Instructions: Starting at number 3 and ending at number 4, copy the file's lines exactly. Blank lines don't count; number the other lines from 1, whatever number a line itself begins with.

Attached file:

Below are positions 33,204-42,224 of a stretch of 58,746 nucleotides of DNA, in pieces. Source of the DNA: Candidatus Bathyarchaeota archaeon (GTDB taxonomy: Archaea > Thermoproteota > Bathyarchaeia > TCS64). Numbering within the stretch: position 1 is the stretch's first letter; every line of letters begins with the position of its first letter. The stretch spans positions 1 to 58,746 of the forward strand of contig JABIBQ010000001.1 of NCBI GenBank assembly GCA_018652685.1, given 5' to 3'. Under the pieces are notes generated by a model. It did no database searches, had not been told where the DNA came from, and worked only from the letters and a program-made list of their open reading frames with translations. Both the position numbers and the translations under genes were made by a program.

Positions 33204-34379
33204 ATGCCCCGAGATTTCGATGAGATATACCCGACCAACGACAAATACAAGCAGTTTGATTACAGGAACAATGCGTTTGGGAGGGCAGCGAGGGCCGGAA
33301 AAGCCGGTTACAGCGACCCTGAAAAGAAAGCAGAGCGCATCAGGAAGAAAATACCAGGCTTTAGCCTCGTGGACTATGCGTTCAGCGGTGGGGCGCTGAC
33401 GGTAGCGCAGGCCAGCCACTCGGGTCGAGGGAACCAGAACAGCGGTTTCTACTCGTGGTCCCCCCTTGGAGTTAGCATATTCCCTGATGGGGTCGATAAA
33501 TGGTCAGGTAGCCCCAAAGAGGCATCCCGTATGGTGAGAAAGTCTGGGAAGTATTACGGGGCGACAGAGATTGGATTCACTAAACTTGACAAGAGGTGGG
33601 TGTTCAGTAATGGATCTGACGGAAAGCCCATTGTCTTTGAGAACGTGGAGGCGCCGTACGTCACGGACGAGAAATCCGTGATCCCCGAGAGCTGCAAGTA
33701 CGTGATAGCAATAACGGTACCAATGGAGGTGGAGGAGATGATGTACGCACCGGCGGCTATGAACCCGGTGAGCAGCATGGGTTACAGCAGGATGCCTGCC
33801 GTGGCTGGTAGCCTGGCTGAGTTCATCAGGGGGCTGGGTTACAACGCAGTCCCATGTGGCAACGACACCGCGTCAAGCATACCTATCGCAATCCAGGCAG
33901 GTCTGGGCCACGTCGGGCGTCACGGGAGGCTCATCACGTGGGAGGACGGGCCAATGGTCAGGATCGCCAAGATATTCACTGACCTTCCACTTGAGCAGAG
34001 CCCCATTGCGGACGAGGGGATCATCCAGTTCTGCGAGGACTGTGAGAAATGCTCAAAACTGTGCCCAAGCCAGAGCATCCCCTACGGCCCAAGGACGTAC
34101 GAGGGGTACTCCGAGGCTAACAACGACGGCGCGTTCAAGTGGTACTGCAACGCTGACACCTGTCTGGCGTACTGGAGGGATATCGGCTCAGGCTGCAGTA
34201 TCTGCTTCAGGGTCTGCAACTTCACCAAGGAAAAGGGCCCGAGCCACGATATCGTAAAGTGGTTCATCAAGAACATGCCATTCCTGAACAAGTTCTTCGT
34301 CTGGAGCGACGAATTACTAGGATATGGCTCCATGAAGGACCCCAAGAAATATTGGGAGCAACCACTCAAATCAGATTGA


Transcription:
33204 ATGCCCCGAGATTTCGATGAGATATACCCGACCAACGACAAATACAAGCAGTTTGATTACAGGAACAATGCGTTTGGGAGGGCAGCGAGGGCCGGAA
33301 AAGCCGGTTACAGCGACCCTGAAAAGAAAGCAGAGCGCATCAGGAAGAAAATACCAGGCTTTAGCCTCGTGGACTATGCGTTCAGCGGTGGGGCGCTGAC